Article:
Friday, July 16, 2010

The Heat Is On

40 C degree weather (104 F). No rain. Humidity. No wind. A hazy, burning sun. Hot concrete. Millions of cars. No air conditioners. No relief.

Although last summer I was whining about the 30 C weather in Ottawa, this year has to be one of the hottest summers I've ever endured. At least in Ottawa everyone has air conditioners. For relief from the heat one can simply go to the nearest 7-11 and "browse" for fifteen minutes; not so in Moscow.

Strangely enough it was with a sense of relief that I read about the abnormal heatwave and drought that is scorching Europe into dust. I wasn't relieved because Europe is being baked like clay in an oven, instead, I was relieved to read that I'm not the only one suffering. Russians have a tendency to silently bear their suffering without complaint (possibly a cultural trait steeped in their grim history) whereas myself and my American and west-European colleagues can do nothing but bitch.

As I understand it, there is normally a ridge of high pressure over the arctic and low pressure over Europe, causing cool air to blow down and although it can still get hot, it brings rain and wind. This year, however, there is low pressure over the entire European continent, from England in the west to the Ural Mountains in the east, and high pressure over the African continent, causing scorching heat to sweep over Europe and thus we have a weather crisis on our hands.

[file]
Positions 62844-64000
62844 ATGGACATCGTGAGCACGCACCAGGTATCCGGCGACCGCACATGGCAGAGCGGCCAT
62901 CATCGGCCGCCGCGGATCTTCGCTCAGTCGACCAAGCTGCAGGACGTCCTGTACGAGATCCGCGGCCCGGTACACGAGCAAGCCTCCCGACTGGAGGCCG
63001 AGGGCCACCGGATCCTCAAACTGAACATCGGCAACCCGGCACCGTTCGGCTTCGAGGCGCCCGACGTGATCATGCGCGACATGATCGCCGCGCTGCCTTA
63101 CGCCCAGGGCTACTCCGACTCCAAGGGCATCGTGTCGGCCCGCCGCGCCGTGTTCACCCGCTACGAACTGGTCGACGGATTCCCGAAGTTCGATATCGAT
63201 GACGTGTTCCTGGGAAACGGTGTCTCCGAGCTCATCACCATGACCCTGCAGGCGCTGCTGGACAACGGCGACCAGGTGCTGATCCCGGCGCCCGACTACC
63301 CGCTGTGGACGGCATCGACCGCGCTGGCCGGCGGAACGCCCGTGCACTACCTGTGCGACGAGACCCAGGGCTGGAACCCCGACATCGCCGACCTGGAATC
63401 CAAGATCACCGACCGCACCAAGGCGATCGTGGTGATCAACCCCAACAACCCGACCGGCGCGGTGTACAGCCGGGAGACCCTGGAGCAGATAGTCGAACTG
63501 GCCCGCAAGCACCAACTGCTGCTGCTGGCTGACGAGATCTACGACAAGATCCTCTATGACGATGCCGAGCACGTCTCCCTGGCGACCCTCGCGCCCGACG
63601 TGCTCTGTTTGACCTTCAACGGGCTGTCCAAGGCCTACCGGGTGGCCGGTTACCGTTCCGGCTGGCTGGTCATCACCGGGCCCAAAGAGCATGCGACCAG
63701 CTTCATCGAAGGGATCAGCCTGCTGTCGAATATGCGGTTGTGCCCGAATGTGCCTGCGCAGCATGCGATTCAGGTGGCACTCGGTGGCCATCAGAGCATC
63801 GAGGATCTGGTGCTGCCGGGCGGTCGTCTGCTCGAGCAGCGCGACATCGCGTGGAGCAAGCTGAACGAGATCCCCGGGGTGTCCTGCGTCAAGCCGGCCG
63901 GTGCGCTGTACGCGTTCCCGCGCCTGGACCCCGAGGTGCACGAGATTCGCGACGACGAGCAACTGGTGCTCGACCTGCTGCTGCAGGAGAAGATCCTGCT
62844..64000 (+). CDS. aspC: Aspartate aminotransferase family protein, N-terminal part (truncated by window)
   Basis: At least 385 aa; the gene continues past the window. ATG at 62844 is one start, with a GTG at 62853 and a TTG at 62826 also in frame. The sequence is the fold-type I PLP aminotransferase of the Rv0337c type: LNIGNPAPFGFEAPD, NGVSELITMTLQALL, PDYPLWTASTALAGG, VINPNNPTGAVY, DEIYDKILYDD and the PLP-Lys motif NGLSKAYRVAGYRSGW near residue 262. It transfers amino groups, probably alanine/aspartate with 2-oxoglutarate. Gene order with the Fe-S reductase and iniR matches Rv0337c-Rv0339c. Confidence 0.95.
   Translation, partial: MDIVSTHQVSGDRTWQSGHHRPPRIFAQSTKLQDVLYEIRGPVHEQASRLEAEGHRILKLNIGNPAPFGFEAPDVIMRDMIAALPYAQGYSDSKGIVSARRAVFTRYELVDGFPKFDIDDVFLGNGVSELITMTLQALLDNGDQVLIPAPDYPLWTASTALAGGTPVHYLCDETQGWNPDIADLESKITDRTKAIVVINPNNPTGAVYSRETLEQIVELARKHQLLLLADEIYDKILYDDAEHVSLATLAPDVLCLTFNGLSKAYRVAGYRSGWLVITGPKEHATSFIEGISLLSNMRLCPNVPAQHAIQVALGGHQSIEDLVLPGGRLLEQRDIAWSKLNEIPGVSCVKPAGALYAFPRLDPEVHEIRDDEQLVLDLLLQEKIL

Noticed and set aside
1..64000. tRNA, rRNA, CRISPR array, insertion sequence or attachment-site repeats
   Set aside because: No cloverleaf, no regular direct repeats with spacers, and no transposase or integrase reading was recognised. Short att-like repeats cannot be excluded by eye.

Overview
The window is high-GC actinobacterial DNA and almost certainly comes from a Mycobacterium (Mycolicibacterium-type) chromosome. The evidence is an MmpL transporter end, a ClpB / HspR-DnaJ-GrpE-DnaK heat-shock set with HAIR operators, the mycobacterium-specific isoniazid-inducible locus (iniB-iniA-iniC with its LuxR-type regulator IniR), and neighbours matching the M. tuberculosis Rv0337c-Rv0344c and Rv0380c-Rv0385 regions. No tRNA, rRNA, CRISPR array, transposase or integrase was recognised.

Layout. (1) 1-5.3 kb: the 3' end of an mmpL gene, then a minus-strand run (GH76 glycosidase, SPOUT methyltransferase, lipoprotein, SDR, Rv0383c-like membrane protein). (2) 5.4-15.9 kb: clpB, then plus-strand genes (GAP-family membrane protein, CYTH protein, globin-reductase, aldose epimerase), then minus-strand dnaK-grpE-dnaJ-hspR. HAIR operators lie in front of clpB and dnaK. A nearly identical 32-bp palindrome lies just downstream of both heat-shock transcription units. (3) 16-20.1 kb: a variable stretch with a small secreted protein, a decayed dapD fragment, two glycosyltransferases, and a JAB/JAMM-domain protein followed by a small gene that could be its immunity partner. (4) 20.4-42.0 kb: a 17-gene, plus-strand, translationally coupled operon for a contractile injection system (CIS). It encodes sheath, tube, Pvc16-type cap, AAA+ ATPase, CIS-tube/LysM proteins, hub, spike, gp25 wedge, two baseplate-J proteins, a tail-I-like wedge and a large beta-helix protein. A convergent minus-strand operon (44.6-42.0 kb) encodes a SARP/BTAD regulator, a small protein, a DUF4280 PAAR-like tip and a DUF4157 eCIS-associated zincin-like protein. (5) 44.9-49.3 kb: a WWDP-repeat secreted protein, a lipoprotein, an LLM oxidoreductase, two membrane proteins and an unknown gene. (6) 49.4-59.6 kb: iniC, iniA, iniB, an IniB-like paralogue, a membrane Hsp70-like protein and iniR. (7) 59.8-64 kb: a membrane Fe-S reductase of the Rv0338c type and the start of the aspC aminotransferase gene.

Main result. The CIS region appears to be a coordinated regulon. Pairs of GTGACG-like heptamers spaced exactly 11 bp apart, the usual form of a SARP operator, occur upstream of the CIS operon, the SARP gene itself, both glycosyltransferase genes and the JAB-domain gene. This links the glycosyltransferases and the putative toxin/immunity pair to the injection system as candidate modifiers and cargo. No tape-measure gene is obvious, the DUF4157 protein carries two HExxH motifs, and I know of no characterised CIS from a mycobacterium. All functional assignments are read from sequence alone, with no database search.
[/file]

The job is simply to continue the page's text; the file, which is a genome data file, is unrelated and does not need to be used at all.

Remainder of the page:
Russia, Ukraine, Belarus, Poland, Austria and Germany are suffering the brunt of it. It has only rained 35 mm since early April and the worst drought in 130 years is setting in. In Russia a state of emergency has been declared as farms are drying up and grain stocks are dwindling. The Ukraine, traditionally the breadbasket of Europe, is nearly plum out of grain and is relying on imports from less-affected areas. In the past 3 weeks no less than 2300 forest fires have been reported across the continent, and infrastructure is starting to break down under the strain of tens of millions of people sweltering, quite literally in some cases, to death.

I read in the news that air conditioners and fans are sold-out in Moscow (thankfully I bought a fan back in June), although I have yet to see one of these so-called air conditioners. The odd restaurant or cafe is equipped but most places are just baking ovens.

The Moscow commuter train system, the elektrishka, is being overwhelmed by overheated people climbing onto the roofs of the trains (and falling off), passing out from the heat or, in nearly 40 cases in 3 weeks, dying from heat stroke while riding to and from work. 5 years ago the Moscow Oblast government gave $5 million US to the train system to install air conditioners and better ventilation in the cars, but immediately upon receiving the payment 3 members of the commission disappeared with all $5 million to another country and the government has been wary of handing down any more money. After this year they will have to do something about it.

I can complain and whine all I want about the stinking heat in Moscow but there is nothing I can do about it. There is nowhere to get relief, and from here to Brussels everyone is suffering (although in Brussels they can browse their local convenience store in air conditioned comfort), so all I can do is take a cue from the Russians and bear it. After all, it can't last forever, can it?

No comments:

Post a Comment